Carson Wentz is off to an encouraging start in 2019. The fourth-year quarterback is actually the highest graded player at his position by Pro Football Focus through four weeks.
Of course, there’s a lot of subjectivity involved with PFF’s grading. So, let’s take a look at Wentz’s more traditional stats and how they project over the rest of the season at his current pace. This obviously isn’t a perfect predictive activity but it helps to put his performance thus far into context.
Wentz has played in 44 out of 57 possible games in his career so far. That’s 77.9%. If he finishes out the 2019 regular season, he’ll be at 81.2%. The Eagles will be knocking on wood to make sure he stays healthy.
3,852 passing yards
Wentz’s highest passing yardage total in a single season was when he threw for 3,782 as a rookie in 2016. Wentz is currently on pace to finish with the third most single-season passing yards in Eagles franchise history. It’s not out of the question that he could beat out Donovan McNabb’s 3,916 mark that was set in 2008. Especially when one considers Wentz has played without his top two wide receivers — DeSean Jackson and Alshon Jeffery — for a good chunk of the first four games.
36 passing touchdowns
Wentz broke the Eagles’ record for single-season passing touchdown despite only playing 13 games in 2017. Wentz could be able to edge out his own 33 touchdown mark at his current pace.
Wentz threw seven interceptions in 13 games back in 2017. Finishing with only eight in 16 games this season would be very impressive. It’s worth noting that Wentz’s two picks so far came in an anomaly of Week 2 game where the offense was thrown into disarray due to fluky injuries suffered by Jeffery, Jackson, and Dallas Goedert.
580 passing attempts
Wentz averaged 38 pass attempts per game in 2016, 34 in 2017, and 36.5 in 2018. Wentz is currently averaging 36.3 in 2019. The Eagles could ideally drop that figure a little by getting out to leads and being able to run the ball more instead of having to pass so much while playing from behind.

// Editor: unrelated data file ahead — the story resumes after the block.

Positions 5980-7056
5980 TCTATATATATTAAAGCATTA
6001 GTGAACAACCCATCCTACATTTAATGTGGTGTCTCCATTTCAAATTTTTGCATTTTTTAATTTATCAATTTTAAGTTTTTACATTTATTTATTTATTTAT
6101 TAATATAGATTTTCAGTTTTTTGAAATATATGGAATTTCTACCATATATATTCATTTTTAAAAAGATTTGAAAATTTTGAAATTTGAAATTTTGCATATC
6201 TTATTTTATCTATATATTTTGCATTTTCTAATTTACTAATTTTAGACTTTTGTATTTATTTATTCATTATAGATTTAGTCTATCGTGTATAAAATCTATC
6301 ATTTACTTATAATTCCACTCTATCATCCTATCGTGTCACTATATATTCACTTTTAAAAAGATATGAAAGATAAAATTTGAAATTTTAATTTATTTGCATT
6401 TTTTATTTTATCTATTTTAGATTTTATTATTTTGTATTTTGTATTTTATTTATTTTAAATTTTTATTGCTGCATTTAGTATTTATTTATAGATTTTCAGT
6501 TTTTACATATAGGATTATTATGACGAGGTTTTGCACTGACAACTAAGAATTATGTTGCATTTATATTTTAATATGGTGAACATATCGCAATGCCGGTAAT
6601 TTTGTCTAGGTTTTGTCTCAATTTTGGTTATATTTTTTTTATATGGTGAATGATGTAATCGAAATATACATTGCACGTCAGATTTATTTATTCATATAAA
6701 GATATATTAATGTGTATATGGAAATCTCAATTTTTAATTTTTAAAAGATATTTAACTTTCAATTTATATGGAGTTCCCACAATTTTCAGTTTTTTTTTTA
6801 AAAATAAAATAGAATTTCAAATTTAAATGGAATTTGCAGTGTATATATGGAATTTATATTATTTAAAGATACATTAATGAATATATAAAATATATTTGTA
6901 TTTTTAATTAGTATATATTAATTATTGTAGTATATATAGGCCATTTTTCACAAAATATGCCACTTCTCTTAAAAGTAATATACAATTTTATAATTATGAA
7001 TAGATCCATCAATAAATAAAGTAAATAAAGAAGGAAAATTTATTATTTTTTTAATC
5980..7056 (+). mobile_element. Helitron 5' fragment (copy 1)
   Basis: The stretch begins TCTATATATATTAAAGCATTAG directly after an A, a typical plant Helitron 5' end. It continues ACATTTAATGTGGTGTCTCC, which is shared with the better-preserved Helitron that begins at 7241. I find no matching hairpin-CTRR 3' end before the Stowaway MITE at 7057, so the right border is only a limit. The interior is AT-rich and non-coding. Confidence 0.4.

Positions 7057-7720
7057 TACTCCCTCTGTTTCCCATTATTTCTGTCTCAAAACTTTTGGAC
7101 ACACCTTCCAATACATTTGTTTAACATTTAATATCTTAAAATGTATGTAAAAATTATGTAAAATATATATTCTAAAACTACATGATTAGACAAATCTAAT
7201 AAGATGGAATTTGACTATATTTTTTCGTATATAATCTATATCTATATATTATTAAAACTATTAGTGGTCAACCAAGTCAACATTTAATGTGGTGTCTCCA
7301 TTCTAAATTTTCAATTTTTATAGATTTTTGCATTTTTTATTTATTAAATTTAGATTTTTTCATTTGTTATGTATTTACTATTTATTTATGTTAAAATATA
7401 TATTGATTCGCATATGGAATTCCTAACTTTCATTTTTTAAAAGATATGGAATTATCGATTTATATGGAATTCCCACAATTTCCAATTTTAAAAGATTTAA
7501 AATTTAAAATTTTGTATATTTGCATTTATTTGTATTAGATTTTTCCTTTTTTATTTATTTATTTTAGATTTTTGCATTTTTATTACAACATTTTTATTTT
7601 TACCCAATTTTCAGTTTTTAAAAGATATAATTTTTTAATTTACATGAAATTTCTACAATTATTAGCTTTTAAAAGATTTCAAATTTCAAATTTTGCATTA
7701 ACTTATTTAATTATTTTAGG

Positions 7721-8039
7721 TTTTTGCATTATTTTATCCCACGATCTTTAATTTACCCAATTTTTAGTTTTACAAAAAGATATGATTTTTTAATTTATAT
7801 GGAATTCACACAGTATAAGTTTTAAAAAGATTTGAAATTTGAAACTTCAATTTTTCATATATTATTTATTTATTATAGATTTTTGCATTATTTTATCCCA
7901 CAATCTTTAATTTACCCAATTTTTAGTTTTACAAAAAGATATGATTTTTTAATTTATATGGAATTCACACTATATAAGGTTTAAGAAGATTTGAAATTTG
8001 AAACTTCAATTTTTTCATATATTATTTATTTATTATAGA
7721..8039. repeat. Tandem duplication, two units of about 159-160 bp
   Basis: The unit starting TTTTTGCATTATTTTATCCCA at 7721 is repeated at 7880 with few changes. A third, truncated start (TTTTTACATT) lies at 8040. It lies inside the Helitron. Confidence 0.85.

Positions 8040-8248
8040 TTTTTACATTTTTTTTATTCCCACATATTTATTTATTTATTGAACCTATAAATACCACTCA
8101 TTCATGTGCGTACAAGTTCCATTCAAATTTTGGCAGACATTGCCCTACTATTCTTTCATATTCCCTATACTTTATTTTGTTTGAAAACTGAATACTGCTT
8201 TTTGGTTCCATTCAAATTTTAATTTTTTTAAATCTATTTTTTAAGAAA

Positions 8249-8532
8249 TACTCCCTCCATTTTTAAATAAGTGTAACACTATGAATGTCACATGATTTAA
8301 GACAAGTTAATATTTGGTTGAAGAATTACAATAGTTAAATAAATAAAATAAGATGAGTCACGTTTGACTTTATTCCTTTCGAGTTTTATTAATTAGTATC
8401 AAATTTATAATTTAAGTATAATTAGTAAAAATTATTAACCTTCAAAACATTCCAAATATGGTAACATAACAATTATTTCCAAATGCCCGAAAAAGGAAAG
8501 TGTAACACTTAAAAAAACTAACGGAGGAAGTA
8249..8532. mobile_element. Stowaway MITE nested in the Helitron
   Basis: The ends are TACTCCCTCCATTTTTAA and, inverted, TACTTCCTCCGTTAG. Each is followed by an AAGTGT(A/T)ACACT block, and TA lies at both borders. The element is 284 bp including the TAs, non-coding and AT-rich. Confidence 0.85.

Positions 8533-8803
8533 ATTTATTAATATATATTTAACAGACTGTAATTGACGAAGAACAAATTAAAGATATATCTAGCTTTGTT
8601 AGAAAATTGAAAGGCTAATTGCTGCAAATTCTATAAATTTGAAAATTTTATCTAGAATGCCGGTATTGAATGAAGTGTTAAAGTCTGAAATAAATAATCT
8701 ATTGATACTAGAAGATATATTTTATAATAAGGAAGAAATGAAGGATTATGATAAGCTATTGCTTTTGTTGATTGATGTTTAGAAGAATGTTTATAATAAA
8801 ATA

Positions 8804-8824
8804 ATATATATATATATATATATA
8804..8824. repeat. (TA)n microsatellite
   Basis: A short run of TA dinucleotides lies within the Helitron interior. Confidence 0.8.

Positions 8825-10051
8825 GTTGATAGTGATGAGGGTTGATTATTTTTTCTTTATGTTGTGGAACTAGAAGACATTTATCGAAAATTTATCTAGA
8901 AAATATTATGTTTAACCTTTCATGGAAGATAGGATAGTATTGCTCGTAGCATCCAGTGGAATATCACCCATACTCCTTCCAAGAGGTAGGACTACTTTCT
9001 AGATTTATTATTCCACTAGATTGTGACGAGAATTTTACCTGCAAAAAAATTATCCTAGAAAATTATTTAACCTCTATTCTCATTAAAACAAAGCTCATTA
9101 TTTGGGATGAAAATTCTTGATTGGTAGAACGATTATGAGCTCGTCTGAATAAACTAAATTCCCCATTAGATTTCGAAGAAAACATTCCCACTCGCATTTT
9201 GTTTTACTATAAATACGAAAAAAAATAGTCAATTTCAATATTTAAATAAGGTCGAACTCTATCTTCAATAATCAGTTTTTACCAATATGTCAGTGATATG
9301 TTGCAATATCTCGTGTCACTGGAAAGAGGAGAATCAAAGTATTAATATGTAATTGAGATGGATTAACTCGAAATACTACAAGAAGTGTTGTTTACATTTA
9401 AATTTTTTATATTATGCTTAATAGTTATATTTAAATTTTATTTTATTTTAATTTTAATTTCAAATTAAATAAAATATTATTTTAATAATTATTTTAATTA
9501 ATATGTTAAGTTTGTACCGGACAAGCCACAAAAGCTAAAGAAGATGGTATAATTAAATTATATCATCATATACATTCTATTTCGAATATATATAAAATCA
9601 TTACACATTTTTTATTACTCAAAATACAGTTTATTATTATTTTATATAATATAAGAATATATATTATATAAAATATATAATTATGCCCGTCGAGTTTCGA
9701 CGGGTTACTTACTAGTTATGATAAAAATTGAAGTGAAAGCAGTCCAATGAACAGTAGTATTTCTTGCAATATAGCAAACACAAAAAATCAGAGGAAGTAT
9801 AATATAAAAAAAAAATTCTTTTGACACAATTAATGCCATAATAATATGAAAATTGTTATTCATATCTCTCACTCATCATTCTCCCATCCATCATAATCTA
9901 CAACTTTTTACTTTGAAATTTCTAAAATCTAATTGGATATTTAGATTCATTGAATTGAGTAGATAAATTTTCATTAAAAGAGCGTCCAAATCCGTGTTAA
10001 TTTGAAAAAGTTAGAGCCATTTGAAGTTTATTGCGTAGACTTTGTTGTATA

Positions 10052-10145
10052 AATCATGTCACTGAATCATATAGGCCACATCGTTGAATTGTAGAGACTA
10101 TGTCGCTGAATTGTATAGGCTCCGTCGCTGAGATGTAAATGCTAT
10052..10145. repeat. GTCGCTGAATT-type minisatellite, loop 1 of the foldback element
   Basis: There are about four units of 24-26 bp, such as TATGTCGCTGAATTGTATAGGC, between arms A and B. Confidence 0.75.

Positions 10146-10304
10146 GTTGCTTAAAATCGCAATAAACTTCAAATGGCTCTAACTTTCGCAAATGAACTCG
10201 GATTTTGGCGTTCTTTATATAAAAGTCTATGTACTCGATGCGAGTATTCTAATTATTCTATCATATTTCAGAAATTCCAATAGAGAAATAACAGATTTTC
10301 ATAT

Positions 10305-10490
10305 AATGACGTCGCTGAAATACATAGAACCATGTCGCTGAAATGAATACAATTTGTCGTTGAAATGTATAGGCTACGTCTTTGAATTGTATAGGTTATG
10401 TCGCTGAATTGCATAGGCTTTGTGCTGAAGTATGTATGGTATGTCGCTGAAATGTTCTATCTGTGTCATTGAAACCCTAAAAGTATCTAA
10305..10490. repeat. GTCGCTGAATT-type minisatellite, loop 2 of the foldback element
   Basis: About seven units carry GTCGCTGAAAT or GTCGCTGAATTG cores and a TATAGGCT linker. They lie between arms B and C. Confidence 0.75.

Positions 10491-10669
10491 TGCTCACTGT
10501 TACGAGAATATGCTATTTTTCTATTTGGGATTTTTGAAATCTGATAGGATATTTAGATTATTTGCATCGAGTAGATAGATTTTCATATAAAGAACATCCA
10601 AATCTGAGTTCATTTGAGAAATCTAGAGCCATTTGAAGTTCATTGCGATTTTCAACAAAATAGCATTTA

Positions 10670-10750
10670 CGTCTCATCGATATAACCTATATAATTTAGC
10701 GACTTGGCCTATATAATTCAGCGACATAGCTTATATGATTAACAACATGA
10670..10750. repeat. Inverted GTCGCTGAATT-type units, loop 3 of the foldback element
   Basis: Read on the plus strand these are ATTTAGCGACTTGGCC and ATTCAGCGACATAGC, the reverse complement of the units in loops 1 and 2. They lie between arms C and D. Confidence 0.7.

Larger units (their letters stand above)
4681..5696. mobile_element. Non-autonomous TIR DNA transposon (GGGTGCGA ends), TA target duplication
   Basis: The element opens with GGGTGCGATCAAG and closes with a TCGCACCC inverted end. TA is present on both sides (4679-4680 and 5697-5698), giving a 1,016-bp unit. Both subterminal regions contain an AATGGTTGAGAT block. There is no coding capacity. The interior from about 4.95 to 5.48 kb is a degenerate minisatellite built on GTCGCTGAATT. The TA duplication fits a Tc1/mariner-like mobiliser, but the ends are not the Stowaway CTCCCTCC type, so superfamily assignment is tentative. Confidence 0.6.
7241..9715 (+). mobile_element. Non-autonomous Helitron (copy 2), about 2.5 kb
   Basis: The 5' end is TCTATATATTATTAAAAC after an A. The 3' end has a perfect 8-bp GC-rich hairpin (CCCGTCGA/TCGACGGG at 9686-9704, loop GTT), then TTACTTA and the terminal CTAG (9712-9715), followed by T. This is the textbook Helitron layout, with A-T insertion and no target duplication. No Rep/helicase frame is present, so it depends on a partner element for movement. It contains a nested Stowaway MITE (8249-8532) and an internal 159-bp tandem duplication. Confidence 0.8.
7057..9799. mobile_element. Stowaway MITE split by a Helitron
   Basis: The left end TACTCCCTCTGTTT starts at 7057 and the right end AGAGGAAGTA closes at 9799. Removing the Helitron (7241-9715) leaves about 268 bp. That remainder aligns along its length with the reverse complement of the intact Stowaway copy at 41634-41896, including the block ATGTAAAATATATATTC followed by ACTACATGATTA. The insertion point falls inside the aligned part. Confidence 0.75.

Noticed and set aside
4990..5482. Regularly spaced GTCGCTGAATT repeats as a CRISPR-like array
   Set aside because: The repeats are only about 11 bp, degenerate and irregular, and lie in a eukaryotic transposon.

Wentz set an Eagles franchise record for completions in 2016 with 379. He’s currently on pace to surpass Sam Bradford — who has 346 — for second place.
6.6 yards per attempt
Wentz’s yards per attempt finishes: 6.2 (2016), 7.5 (2017), and 7.7 (2018). Wentz’s figure is currently low in part due to injuries and game plan. Against the Packers, for example, the Eagles wanted to get the ball out of Wentz’s hands quickly so Green Bay’s pass rush didn’t have an opportunity to get to him. Getting Jackson back healthy will definitely boost Wentz’s yards per attempt. Wentz was at 8.0 when he had Jackson in Week 1.
This figure currently ranks 30th out of 35 quarterbacks. Not ideal. It’s not all Wentz’s fault, however, since he’s had to deal with the most drops (12) in the NFL, per Pro Football Focus. Wentz likely won’t be so unlucky through the rest of the season. This number will improve.
95.3 passer rating
Wentz currently ranks 19th out of 35 quarterbacks in passer rating. Once again, getting Jackson and Jeffery back healthy will help this figure improve.
68 rush attempts
Wentz’s rushing attempts by season: 46 (2016), 64 (2017), and 34 (2018). His 4.3 rush attempts per game this year is up from last year’s mark of 3.1. Wentz’s mobility was limited by his ACL recovery and his back injury last season. His legs are a bigger asset to him now that he’s healthy.
216 rush yards
Wentz finished with 299 rushing yards in just 13 games from 2017. He’s not on pace to break that mark but he should clear his second highest season in rushing yards when he had 150 as a rookie.
4 rushing touchdowns
Wentz’s rushing touchdown against the Falcons in Week 2 was his first rushing score since December 18, 2016. Wentz almost had another rushing touchdown in Week 3 but his outstretched arm came up just short. I don’t know that he’ll get to four rushing touchdowns this season but maybe he could get one or two more.
Prior to this season, Wentz had 32 fumbles in 40 games played. Not great! So far, though, he’s done a really good job of protecting the ball. Is that just luck or has he gotten better with ball security? Whatever the case, the Eagles will take it.
Again, it’s difficult not to be encouraged with how Wentz has played so far. Does he have room for improvement? Of course. But at the very least he’s shown enough to inspire confidence as a starting quarterback for a contending team.